Waterproof, wearable photovoltaics

A team of scientists from Japan-based research institute RIKEN and the University of Tokyo have developed a new type of ultra-thin organic photovoltaic (PV) cell, which can continue to generate electricity from sunlight even when soaked in water or exposed to mechanical stress, as cleaning in a washing machine. The research was led by Kenjiro Fukuda, a researcher at RIKEN, and Takao Someya, an electrical engineering professor at the University of Tokyo.

The members of the research group developed these extremely thin and flexible organic PV cells from crystalline polymer, with a chemical structure of PNTz4T. The ultra-thin device was mounted on an acrylic-based elastomer and the top side of the device was coated with an identical elastomer to prevent water infiltration. The elastomer thus allowed light to enter while preventing water and air from leaking into the cells, making it more efficient and durable.

In order to test the efficiency of the product, the researchers subjected the device to a variety of tests. The findings showed a strong energy efficiency of 7.9 per cent, producing a current of 7.86 milliwatt (mW) per square cm, when the current density was 13.8 milliampere per square cm at 0.57 V, based on simulated sunlight of 100 mW per square cm. To test its resistance to water, it was soaked in water and the efficiency decreased only by 5.4 per cent after being soaked for 120 minutes. On conducting a durability check, the PV cells remained at 80 per cent of the initial value even after 52 per cent mechanical compression for 20 cycles with 100 minutes of water exposure.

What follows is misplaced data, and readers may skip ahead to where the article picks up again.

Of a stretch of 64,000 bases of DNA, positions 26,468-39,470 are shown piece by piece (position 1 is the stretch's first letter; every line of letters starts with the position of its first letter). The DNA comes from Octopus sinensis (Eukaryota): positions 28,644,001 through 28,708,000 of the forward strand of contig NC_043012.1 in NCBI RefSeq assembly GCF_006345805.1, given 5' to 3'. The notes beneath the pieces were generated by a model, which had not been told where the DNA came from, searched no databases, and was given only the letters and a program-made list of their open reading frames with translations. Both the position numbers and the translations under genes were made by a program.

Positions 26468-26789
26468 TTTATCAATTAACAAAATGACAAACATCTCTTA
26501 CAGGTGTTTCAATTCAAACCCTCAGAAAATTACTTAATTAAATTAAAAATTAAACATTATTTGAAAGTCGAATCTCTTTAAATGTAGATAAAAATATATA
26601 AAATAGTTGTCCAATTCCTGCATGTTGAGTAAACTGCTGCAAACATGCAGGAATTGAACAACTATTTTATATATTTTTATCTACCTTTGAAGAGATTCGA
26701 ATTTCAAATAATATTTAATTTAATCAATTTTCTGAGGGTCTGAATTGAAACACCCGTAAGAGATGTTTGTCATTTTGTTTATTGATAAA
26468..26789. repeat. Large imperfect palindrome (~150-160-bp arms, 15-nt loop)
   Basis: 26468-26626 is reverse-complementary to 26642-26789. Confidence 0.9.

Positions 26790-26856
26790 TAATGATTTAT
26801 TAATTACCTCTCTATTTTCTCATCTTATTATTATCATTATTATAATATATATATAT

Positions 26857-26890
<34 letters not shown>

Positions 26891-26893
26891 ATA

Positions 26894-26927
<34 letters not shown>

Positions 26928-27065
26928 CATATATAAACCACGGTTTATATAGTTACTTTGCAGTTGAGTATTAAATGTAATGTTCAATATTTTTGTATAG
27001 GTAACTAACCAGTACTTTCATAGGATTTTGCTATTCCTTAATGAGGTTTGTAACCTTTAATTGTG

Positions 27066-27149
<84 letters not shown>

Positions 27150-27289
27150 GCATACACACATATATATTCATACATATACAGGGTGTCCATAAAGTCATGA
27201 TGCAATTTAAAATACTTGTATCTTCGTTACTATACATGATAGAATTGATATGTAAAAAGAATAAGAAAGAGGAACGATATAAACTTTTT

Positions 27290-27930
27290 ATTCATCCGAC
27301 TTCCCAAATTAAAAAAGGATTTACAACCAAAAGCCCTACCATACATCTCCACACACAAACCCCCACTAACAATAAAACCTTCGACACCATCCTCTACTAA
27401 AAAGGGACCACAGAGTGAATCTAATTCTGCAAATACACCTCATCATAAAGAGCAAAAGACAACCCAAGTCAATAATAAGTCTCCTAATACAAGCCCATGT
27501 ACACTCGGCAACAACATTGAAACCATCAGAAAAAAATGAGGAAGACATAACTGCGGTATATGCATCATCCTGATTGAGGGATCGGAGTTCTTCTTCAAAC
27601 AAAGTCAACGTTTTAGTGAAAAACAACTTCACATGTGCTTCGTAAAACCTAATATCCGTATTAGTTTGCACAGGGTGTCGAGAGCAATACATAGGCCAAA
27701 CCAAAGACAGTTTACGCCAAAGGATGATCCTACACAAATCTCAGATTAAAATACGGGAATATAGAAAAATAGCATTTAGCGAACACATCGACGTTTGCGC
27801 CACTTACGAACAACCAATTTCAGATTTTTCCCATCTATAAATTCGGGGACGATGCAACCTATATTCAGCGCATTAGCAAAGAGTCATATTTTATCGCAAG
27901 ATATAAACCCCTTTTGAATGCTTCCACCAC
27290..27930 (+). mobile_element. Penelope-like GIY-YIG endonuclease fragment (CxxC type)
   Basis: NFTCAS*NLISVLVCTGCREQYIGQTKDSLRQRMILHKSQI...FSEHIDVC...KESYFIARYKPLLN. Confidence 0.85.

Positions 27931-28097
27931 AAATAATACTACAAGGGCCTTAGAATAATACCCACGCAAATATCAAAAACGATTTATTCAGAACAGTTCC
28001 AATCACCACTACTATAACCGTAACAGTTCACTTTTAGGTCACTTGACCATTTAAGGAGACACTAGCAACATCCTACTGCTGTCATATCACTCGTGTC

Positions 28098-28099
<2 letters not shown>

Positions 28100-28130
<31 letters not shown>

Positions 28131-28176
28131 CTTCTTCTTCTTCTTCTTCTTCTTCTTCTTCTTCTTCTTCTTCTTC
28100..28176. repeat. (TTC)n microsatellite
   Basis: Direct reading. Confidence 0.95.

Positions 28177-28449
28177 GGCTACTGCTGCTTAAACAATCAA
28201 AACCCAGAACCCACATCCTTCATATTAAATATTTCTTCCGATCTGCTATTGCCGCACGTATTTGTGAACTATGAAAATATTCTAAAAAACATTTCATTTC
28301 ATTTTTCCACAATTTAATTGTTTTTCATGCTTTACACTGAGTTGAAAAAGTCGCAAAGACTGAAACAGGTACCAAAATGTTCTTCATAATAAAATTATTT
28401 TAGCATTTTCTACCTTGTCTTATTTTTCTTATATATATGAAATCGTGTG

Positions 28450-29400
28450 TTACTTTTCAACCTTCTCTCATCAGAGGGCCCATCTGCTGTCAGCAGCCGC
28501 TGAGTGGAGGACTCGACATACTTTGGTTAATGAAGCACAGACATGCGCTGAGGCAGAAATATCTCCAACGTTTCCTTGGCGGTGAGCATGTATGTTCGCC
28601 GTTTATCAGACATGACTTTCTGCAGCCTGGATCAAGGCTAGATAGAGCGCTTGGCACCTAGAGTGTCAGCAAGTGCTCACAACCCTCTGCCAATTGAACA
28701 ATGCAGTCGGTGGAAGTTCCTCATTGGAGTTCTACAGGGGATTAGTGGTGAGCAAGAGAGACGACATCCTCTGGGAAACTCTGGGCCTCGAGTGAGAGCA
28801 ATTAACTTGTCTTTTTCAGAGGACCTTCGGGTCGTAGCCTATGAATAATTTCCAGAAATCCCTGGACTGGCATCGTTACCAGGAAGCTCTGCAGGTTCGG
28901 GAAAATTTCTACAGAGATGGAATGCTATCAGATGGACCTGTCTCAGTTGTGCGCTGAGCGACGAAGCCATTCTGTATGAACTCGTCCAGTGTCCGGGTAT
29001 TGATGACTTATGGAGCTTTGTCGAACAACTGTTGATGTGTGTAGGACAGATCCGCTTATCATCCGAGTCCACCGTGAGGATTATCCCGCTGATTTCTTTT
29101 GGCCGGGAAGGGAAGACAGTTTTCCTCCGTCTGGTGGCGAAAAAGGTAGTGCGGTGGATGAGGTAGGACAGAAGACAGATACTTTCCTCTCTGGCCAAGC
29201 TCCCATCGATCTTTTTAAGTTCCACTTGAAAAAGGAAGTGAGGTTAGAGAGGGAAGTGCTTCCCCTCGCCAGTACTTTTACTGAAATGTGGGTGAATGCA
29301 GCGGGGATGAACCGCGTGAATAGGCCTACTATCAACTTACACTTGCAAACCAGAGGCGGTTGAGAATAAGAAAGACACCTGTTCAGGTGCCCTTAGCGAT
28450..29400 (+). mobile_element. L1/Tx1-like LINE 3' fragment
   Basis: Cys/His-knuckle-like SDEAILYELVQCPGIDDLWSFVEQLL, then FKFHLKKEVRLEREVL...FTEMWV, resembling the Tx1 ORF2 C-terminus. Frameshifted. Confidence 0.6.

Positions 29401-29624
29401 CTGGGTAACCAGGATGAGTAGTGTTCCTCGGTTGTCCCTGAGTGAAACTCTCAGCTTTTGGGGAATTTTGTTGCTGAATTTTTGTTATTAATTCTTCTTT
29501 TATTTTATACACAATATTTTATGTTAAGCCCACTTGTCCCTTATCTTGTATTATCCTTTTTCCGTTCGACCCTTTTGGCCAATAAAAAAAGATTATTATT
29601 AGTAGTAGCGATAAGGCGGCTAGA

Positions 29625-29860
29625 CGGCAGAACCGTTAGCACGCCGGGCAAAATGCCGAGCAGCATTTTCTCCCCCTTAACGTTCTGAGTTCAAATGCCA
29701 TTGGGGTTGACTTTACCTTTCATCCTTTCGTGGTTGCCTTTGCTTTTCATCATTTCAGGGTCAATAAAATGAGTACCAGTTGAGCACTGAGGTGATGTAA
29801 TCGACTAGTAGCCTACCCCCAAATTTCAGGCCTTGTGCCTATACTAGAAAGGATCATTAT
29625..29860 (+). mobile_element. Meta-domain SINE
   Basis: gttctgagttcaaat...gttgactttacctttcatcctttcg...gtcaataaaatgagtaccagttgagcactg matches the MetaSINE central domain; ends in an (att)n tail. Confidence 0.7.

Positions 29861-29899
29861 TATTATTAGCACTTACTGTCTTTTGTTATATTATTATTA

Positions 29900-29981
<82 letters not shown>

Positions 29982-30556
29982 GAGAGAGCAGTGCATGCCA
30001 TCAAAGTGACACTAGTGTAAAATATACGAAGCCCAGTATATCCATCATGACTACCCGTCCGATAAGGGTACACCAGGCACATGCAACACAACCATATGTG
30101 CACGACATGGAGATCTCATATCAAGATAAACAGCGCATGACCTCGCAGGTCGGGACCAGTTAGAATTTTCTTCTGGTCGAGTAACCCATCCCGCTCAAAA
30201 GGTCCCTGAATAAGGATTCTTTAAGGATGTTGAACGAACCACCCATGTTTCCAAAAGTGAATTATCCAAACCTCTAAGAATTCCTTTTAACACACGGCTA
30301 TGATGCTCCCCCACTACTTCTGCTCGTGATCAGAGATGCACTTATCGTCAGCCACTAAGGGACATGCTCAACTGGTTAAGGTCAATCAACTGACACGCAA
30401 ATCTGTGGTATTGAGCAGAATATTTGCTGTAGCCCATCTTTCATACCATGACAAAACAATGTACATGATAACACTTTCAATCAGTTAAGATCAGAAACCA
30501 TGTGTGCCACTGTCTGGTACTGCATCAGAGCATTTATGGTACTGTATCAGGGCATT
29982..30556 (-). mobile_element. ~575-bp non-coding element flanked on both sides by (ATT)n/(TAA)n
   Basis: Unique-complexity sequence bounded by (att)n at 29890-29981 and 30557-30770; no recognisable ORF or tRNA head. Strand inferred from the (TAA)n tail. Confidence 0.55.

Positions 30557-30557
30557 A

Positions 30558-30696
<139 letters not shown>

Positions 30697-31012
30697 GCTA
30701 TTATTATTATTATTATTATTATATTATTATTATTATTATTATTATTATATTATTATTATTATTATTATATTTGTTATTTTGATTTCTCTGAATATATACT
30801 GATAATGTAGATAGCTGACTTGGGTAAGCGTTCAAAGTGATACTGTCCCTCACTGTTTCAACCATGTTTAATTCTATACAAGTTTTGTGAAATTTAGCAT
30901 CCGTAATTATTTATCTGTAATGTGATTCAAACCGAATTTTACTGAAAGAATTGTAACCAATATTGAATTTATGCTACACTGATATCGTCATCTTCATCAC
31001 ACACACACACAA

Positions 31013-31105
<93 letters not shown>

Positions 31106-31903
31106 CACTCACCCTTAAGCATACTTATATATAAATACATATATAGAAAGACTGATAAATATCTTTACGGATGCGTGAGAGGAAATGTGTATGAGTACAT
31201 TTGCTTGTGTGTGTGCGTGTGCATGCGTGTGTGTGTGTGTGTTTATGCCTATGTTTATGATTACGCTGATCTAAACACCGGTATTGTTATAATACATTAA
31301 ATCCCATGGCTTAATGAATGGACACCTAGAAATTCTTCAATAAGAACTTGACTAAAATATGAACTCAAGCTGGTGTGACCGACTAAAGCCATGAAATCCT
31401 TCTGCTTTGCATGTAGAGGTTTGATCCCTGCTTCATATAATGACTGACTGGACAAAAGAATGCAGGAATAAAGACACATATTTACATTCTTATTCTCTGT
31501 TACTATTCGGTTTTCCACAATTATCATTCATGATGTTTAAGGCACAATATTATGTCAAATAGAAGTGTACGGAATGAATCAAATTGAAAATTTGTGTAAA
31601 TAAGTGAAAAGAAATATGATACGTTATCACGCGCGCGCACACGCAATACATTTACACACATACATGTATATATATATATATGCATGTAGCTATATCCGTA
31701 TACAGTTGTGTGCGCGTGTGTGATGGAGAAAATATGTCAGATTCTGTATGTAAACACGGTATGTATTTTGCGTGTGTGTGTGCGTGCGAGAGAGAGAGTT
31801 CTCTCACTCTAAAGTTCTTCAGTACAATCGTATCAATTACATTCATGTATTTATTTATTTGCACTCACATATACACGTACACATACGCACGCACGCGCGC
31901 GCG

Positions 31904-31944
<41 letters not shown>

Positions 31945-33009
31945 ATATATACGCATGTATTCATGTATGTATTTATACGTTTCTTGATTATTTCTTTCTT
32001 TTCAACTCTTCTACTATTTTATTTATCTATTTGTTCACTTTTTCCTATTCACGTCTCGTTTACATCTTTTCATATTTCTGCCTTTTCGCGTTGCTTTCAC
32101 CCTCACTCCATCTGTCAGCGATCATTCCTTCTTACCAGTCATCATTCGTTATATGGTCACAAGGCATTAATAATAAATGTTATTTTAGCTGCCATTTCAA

The batteries used in the device are only 3 micrometres thick and almost about two times efficient in converting solar rays into electricity than the present ultra-thin solar batteries available in the market. The efficiency of the cells also does not get affected after washing with detergent or even ironing.

Thus, this ultra-thin and stretchable material can be woven into wearable textiles or stitched on to clothes such as on the shoulder or on the back to generate solar power. This electricity could then be used to provide power to health monitors that record heartbeats or body temperature and provides early warning against medical problems.

Most of the healthcare textile-implantable devices need a steady power supply of several mW or more to continuously collect data, and the new textile-compatible PVs would be able to cater to this need. According to the researchers, these wearable sensors have opened up a new environmentally stable and robust avenue for long-term power procurement.


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